M3GAN Review | A Structurally Generic Horror Film Placed in a Different Setting

The new Blum House movie M3GAN is an AI horror film that never looks unpredictable but feels very engaging because AI-based horror films aren’t there much. With the horror being less visually gory and more focused on the possible future horrors, M3GAN manages to have some novelty in the last quarter of its runtime. With a runtime of 102 minutes that fully invests in the formation of a beta Terminator, M3GAN feels like a watchable film with no wow factor.

Cady is this young girl who lost her parents in a recent car accident. Cady’s aunt Gemma is now her guardian, and she works in a tech company that creates Toys. The story here talks about the events in Cady’s life when Gemma creates a prototype of her dream toy project, M3GAN, an AI-powered life-size doll, to provide company to Cady. How the bonding of the two evolves for the worse is what we are shown in M3GAN.

Artificial Intelligence is in its early stages, and the possibilities, hypotheses, and theories have always fascinated writers to come up with flashy things. But James Wan, who shares the credit for the story of M3GAN, comes up with the idea that approaches the whole scenario from a horror movie perspective. But the screenplay written by Akela Cooper is not getting much information to keep it in that horror zone for too long. It gets into that survival thriller mood very quickly, and it is actually some of the visual elements, like the crazy dance moves performed by Amie Donald, that manage to keep you excited in the content despite almost everything going the way you predicted.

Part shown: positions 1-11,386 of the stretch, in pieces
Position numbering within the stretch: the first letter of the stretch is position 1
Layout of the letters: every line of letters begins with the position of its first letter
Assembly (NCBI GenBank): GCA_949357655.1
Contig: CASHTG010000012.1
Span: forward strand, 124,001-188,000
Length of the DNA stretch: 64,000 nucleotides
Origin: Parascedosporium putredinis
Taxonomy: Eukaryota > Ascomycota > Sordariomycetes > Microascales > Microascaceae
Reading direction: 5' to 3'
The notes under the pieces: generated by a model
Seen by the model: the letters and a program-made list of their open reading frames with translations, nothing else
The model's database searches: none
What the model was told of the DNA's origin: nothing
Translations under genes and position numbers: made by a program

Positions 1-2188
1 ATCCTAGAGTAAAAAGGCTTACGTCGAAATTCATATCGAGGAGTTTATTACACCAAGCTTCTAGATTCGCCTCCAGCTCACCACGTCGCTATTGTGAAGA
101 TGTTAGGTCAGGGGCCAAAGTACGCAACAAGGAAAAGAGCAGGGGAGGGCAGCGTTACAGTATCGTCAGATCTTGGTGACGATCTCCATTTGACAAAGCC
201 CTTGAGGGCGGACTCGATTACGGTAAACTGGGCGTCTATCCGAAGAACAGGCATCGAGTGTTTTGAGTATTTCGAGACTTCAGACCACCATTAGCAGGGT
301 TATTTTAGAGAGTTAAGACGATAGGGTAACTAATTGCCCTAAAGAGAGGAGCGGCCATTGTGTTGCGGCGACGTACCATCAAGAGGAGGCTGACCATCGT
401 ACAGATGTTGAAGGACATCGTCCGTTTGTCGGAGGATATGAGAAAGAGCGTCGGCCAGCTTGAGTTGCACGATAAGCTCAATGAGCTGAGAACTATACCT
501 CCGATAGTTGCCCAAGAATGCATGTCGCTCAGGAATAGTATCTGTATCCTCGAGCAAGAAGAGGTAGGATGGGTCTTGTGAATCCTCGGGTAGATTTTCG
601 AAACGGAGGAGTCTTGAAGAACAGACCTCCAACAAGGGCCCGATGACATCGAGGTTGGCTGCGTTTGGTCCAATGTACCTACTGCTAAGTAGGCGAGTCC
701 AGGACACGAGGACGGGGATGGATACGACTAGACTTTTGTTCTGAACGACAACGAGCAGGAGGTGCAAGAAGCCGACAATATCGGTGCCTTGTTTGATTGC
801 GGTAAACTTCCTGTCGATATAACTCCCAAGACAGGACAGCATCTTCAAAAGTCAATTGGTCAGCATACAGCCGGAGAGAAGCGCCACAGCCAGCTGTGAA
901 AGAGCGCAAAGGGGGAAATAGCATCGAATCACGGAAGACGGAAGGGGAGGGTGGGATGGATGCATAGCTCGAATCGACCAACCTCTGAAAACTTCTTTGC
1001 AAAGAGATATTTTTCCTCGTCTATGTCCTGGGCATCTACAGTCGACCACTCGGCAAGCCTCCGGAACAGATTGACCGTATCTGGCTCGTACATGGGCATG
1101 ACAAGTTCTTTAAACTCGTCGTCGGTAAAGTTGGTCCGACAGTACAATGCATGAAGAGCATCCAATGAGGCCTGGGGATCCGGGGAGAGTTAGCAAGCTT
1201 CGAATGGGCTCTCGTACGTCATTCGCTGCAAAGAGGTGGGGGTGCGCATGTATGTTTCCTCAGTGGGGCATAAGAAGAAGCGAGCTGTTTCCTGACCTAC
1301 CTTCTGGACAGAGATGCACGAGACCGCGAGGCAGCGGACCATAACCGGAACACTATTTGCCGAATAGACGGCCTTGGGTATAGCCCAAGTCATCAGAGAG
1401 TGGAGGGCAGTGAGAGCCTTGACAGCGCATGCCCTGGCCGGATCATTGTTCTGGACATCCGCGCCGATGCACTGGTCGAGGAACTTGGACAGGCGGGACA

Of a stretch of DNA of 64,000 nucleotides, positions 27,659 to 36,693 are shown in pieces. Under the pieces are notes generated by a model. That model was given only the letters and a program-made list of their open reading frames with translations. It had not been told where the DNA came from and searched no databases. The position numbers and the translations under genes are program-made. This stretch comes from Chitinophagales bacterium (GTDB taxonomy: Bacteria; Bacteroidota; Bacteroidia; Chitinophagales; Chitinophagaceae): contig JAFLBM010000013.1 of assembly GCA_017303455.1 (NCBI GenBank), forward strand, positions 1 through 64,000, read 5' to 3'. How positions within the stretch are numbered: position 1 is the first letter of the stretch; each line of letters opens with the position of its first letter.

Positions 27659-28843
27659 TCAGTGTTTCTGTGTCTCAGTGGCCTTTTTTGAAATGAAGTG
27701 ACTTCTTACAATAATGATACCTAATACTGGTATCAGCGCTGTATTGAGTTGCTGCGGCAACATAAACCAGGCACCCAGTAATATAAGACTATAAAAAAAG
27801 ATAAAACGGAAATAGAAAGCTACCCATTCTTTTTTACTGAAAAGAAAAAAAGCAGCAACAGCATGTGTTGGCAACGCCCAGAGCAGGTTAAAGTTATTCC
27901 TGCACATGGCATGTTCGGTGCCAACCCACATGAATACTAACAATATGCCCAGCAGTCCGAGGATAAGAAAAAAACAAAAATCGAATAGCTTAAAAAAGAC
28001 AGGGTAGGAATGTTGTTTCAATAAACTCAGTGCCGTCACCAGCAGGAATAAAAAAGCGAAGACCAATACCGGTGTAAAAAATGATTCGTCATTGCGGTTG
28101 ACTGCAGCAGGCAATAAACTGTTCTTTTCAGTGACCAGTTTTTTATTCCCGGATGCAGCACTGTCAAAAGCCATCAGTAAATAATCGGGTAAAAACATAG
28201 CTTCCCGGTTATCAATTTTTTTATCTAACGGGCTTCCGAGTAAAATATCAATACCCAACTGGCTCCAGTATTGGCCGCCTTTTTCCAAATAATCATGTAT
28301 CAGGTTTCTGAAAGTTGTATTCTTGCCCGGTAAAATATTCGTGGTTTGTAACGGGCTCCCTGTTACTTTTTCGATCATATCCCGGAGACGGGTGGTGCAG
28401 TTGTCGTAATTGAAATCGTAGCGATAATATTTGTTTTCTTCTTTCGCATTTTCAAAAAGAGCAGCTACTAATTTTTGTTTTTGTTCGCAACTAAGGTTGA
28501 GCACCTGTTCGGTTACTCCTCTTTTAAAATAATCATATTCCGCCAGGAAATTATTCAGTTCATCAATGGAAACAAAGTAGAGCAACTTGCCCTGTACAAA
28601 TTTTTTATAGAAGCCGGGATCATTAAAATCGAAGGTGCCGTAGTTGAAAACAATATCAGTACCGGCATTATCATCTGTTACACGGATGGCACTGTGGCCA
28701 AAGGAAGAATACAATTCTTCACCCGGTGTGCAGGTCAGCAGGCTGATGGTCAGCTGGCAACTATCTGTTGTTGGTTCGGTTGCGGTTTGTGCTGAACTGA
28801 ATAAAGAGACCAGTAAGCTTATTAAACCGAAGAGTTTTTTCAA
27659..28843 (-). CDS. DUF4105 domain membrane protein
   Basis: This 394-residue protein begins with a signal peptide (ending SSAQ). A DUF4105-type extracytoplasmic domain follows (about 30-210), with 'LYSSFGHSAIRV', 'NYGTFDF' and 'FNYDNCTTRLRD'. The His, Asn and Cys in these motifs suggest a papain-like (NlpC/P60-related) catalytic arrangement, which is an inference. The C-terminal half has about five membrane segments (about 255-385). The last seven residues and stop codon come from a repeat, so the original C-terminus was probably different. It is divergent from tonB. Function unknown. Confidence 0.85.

As per BTS, M3GAN is not a CGI creation, and an 11 year named Amie Donald, who has expertise in gymnastics, has performed the part with the use of prosthetic makeup. Animatronics was also used in certain portions. The intimidating feel they have gradually created around the character of M3GAN is commendable. Violet McGraw, as Cady, was convincing as the lonely soul. Allison Williams plays the role of Cady’s aunt Gemma.

Directed by Gerard Johnstone, the effort is to make it a partially humorous horror film, and if you look at the lighting and framing, it isn’t that tight and dark. Even some of the violent killings are shown in a relatively brighter setup. As I already said, tech-oriented relatability keeps us engaged in the content rather than the unpredictable turn of events. In one of the very first moments when an archived toy is introduced to Cady by Gemma, we can easily sense that it is placed in the story for a purpose. The film’s third act is pretty much a low-budget Terminator with a very small duration.

M3GAN manages to be engaging due to a lot of superficial elements. With all the kids nowadays getting glued to screens and parents having to restrict them by using screen time and stuff, horror is more psychological than filmy. With the usual jump scares that still work along with a guessable story, M3GAN is enjoyable but structurally generic.

Final Thoughts

With the usual jump scares that still work along with a guessable story, M3GAN is enjoyable but structurally generic.


Green: Recommended Content

Orange: The In-Between Ones

Red: Not Recommended


By Aswin Bharadwaj

Founder and editor of Lensmen Reviews.